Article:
Alan Moss of skydive Townsville had a very lucky escape with his 5 passengers after he had to bring his light aircraft down in a cane farm near Brandon following a bird strike. All passengers helped each other and managed to get out with minor cuts and ab

A Skydive Townsville plane in a cane field near Brandon.

A TOWNSVILLE pilot and his five passengers miraculously walked away from a crash landing in a Brandon cane paddock on Saturday night.

Townsville Skydive owner Alan Moss made the forced landing after his Cessna 182 was hit by a bird, breaking a glass window and resulting in the cabin being filled with winds while travelling at 160km/h.

Mr Moss, 43, has been a pilot for 14 years and described the incident as the "most surreal thing you could imagine".

"The most awesome thing was seeing everyone walk away from the plane virtually unscathed," Mr Moss said.

"I was doing 20 minutes circuits with our five students as part of their orientation (for skydiving).

"The plane started descending automatically when the wind came in and I just had to get the plane under control and bring it in.

"Everyone reacted really well.

"They knew there was a bird inside the plane and there was 160km/h wind inside the cabin ... everyone moved forward, which makes the plane perform better, and put their seat belts on."

Mr Moss said he picked the cane paddock out as the safest place to put the plane down.

"I knew we were not going to make the airport so I headed towards the cane," Mr Moss said.

"We're taught to land in cane because there are too many divots to land in an open field.

"It was great. When everyone got out the first thing they did was look around for everyone else and make sure they were safe," Mr Moss said.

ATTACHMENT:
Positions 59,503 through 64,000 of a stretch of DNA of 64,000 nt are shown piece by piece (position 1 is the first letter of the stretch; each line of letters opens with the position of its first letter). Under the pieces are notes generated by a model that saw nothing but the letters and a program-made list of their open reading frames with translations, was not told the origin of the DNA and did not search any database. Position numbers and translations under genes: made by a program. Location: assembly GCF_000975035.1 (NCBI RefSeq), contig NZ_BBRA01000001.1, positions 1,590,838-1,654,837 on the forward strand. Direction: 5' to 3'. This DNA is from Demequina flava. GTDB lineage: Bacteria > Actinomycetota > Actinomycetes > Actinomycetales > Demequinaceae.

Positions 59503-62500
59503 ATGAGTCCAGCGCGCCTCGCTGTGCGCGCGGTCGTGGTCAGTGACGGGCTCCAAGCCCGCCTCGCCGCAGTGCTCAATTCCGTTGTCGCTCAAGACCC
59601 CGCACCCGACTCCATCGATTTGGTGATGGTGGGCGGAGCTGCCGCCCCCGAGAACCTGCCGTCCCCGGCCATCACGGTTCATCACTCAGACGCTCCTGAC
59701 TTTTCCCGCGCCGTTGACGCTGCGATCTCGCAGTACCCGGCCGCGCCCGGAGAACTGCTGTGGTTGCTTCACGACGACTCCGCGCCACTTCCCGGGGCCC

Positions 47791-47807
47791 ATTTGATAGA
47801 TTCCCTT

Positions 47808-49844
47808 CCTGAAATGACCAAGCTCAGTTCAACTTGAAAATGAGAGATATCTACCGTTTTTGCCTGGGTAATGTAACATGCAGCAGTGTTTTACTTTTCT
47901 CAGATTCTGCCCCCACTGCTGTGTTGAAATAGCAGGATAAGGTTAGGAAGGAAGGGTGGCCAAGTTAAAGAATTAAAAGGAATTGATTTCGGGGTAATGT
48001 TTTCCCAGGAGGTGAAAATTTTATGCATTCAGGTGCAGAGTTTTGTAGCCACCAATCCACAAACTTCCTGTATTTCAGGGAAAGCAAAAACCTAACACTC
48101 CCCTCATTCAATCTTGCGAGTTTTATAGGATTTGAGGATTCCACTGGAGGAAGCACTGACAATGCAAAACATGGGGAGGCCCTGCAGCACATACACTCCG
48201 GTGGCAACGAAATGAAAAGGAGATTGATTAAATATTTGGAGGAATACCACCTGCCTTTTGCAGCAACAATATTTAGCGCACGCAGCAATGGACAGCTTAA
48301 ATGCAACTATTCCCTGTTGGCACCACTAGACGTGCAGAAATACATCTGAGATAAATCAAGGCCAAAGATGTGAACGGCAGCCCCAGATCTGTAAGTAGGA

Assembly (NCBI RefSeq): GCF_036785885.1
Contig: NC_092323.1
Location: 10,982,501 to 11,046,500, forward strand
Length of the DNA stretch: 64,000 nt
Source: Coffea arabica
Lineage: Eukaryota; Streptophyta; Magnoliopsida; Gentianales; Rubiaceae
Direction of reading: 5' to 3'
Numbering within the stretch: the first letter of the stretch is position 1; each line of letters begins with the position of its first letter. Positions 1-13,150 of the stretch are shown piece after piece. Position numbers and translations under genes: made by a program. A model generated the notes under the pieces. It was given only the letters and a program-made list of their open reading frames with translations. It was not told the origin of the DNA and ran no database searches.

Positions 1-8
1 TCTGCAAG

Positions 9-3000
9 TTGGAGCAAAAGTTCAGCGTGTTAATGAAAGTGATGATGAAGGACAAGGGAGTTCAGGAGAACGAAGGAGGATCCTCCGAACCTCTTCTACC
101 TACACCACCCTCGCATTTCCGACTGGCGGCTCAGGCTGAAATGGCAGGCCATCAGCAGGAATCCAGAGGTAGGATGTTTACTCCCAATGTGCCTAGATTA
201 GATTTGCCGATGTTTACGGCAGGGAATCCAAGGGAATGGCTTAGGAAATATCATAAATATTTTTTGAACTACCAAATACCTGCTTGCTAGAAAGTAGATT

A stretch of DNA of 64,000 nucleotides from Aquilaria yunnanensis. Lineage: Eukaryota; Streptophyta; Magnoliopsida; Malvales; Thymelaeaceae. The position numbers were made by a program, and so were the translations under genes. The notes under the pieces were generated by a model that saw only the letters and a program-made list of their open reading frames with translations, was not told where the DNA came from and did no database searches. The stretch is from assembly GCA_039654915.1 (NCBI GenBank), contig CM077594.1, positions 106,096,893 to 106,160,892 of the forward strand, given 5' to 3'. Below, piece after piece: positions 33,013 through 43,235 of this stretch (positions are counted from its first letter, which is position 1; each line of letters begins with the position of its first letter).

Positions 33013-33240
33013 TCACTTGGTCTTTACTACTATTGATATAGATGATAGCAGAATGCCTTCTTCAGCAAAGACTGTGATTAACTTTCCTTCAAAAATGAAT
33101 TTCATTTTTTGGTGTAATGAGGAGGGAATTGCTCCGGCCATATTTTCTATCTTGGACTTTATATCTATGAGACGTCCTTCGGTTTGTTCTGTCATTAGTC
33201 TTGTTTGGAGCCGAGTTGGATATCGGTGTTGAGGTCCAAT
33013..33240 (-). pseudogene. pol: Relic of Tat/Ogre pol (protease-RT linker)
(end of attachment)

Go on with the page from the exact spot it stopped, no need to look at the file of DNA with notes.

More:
Queensland Fire and Rescue crews said they were called to the Brandon scene at 6.45pm.

They said there was minor damage to the plane but the main issue was the fuel leak.

Ambulance crews also attended the crash, at the site just north of Ayr, but the most serious injuries sustained by the six people were some scratches and bruising.

No one was taken to hospital.

Mr Moss said flying again would not be a problem.

"I'll be flying tomorrow actually. It's business as usual" he said.

"I'm not a gambling man but I think I may just start.

"I've already had a couple of beers and I'll be having a lot more tonight."

Mr Moss did not think the incident would affect his business.

"I think this is positive for business," he said.

"The fact is there will be bird strikes in aviation and the fact that we were able to get away unscathed would make people more confident."

Mr Moss said it was up to aircraft engineers to decide the fate of the plane.

He has a second plane, which he will be using for business in the meantime.

U.S. Forest Service looks to add more air tankers to fight wildfires

Fighting fire from the air will remain a major tactic for the U.S. Forest Service, and the skies could start to get crowded soon.

"We want to have more than 11, but probably less than 44 large air tankers," U.S. Forest Service national fire director Tom Harbour said in a recent interview with the Missoulian. "I think ultimately we'll have between two and three dozen large air tankers."

Eleven multi-engine retardant bombers remain under contract with the Forest Service, down from a fleet of 44 in 2004. Missoula-based Neptune Aviation has nine of those tankers, while Minden Air of Arizona has the other two.

"We're looking all around to see what aircraft there are out there," Harbour said. "We're not doing any research in particular aircraft (within the Forest Service), but we're interested in all designs. There are lots out there: old, new, big and little. And there are dozens of folks who have a particular platform they want to try. Neptune's just been the first to take our criteria and put a plane in service."

That would be Neptune's new BAe-146 jet tanker, which won a short-term firefighting contract in September. The plane is the first new model in nearly three decades to be certified for forest fire work. It is currently fighting fires in Texas.

Assuming the BAe passes additional field testing during the interim contract period, Neptune officials said they plan to phase in as many as 11 more jets as market conditions dictate.

Neptune CEO Kristen Nicholarsen said she's heard of three or four companies developing retardant-dropping planes in pursuit of Forest Service contracts.

"We want new operators to come in and provide competition," Nicholarsen said. "It isn't healthy to be a stand-alone."


Aerial firefighting has hit rough times in recent years. After two Hawkins and Powers air tankers crashed in 2002, the Forest Service and National Transportation Safety Board required new testing to certify the remaining planes were airworthy. In 2004, the agencies grounded the entire large air tanker fleet.